New Delhi: Several Delhi University students who opted for Tamil and Telugu as their non-major subjects in BA programmes last year are reapplying for the Common University Entrance Test-UG (CUET-UG) fearing that they will fail the language exam due to its ”advanced” syllabi.
The students have been given the choice to study different languages as per the New Education Policy (NEP). The first-year students, also the first batch to be admitted to the varsity through CUET, said they were under the impression that they will be taught the basics of the languages but their syllabi are that of advanced level.
The university in its reply to the students said they should have seen the syllabus first, adding, ”We cannot do anything as they have chosen the combination.” Students who opted for BA programmes (Pol Science+Tamil) and (Pol Science+Telugu) at Sri Venkateswara College have asked the authorities several times to change their subjects to either Hindi or Sanskrit, a demand declined by the university.
The dejected students are anxious that they will flunk the semester and, therefore, have registered for the 2023-24 entrance examination.
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Earlier the eligibility criteria for taking up a language as a minor discipline required students to have studied the language up to Class VIII. However, this norm was removed after students raised this matter.
”When we were choosing our preferences we did not know about the eligibility criteria. Neither anyone pointed it out. Even the colleges verifying our application did not notice that we have no knowledge of the language,” said Shivam Kumar, a first-year student of Pol Science from Bihar, who opted for Telugu.
”We got to know about the eligibility criteria after we took admission. We then went to Dean of Admission Haneet Gandhi, who assured us that that norm will be removed,” he added.
However, as per the document issued in November 2022, the university made no changes to the yardstick.
”With no hope in sight,” Kumar on Sunday reapplied for CUET.
”Several students have applied for CUET. Our future is at stake. We do not even know the letters of the language and how can we take exams. We are going to fail…all of us. We requested them (the authorities) to change our subjects but they did not listen. There are 10 students like me in the college. I have no other option so I have applied for the entrance test again,” Kumar said.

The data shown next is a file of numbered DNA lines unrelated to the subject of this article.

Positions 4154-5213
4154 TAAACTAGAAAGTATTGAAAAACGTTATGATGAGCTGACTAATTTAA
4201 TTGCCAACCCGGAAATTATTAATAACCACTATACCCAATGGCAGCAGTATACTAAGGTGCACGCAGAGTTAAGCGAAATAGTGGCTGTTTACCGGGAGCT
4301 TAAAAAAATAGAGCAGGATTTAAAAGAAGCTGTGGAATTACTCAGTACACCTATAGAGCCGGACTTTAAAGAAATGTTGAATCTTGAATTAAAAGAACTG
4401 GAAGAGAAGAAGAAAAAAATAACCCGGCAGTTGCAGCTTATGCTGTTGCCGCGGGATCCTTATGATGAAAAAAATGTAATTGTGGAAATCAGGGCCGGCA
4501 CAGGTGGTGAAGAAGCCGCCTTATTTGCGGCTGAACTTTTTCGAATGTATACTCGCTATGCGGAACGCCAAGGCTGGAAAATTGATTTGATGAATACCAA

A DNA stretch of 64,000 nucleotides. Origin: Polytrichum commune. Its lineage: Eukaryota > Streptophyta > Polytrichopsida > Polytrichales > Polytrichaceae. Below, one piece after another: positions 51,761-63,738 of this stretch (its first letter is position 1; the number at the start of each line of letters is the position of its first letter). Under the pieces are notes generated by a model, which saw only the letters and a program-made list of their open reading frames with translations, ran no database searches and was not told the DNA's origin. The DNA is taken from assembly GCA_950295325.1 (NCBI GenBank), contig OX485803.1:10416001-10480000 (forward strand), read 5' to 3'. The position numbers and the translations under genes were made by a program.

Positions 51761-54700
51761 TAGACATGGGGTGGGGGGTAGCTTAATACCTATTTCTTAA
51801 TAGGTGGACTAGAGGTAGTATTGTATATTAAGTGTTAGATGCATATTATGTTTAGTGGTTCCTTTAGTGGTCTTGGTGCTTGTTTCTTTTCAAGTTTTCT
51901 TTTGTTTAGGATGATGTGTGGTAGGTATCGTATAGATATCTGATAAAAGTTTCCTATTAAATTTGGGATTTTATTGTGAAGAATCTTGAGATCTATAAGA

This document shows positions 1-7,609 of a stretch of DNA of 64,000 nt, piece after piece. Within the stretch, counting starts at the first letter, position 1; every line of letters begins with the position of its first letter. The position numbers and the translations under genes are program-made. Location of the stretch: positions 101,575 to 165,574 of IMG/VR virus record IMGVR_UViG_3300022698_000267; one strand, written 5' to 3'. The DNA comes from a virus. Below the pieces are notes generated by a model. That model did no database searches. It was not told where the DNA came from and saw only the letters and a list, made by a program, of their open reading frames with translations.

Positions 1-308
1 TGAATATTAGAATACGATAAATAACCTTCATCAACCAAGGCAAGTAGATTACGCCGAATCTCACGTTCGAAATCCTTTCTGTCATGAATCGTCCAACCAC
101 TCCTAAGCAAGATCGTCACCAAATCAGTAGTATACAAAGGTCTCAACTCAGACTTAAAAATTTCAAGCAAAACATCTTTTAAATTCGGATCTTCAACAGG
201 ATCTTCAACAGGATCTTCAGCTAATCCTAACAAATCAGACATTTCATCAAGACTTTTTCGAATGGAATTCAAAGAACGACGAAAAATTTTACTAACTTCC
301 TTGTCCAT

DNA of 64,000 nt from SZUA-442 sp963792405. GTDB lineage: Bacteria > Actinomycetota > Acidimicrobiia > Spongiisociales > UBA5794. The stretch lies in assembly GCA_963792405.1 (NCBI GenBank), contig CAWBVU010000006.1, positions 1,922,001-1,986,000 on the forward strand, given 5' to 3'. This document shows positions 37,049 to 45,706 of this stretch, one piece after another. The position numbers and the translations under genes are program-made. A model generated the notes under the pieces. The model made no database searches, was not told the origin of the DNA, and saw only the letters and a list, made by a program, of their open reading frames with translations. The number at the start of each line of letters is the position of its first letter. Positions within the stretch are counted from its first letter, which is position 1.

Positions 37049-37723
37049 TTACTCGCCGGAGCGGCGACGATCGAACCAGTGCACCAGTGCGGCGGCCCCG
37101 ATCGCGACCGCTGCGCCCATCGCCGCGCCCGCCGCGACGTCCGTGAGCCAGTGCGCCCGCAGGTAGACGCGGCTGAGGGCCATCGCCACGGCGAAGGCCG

A professor at the Department of Modern Indian Languages said this issue is not limited to Telugu and Tamil languages only, claiming that students who have taken up other regional languages like Bengali, Oria and Sindhi are also facing the same problem.
”The students do not know the alphabet or the language and they are being taught literature and advanced level,” she said on the condition of anonymity.
She held the university responsible for this ”fiasco” as many students’ future is at risk.
”There are several languages whose teachers are not available. Can you believe, there is no single teacher in the varsity for Malayalam or Sindhi or Kannada? There is only one teacher for Gujarati. How are students supposed to learn a new language within a semester?” she exclaimed.
A student who opted for the BA programme (Pol Science+Tamil) in Miranda said she is the sole student in the college with this combination and a teacher was assigned to her only last week.
”I do not know how will I give the exam. This is hopeless. I am going to fail,” said Palak (17).
DU professor and former executive council member Rajesh Jha said the interest of the students concerned should be held paramount by the university. ”The interest of the concerned students is paramount and no injustice should be done to them. In this case genuine students of Tamil language got deprived due to the goof up of the university administration. Instead of teaching basics first. They want to teach them literature. How is that even possible?,” he asked.
”The way CUET has been imposed and the admission process has been centralised in DU – are responsible for such problems,” Jha added. Speaking to PTI, Dean of Admission Haneet Gandhi said the eligibility criteria for studying languages have been removed. ”We cannot do anything now. We cannot change their subjects. They should have checked the syllabus before opting for the languages,” she said.
When asked whether the university will take any action to ensure that such incidents are not repeated in future, Gandhi said, ”We will organise an awareness campaign but eligibility criteria will not be changed.”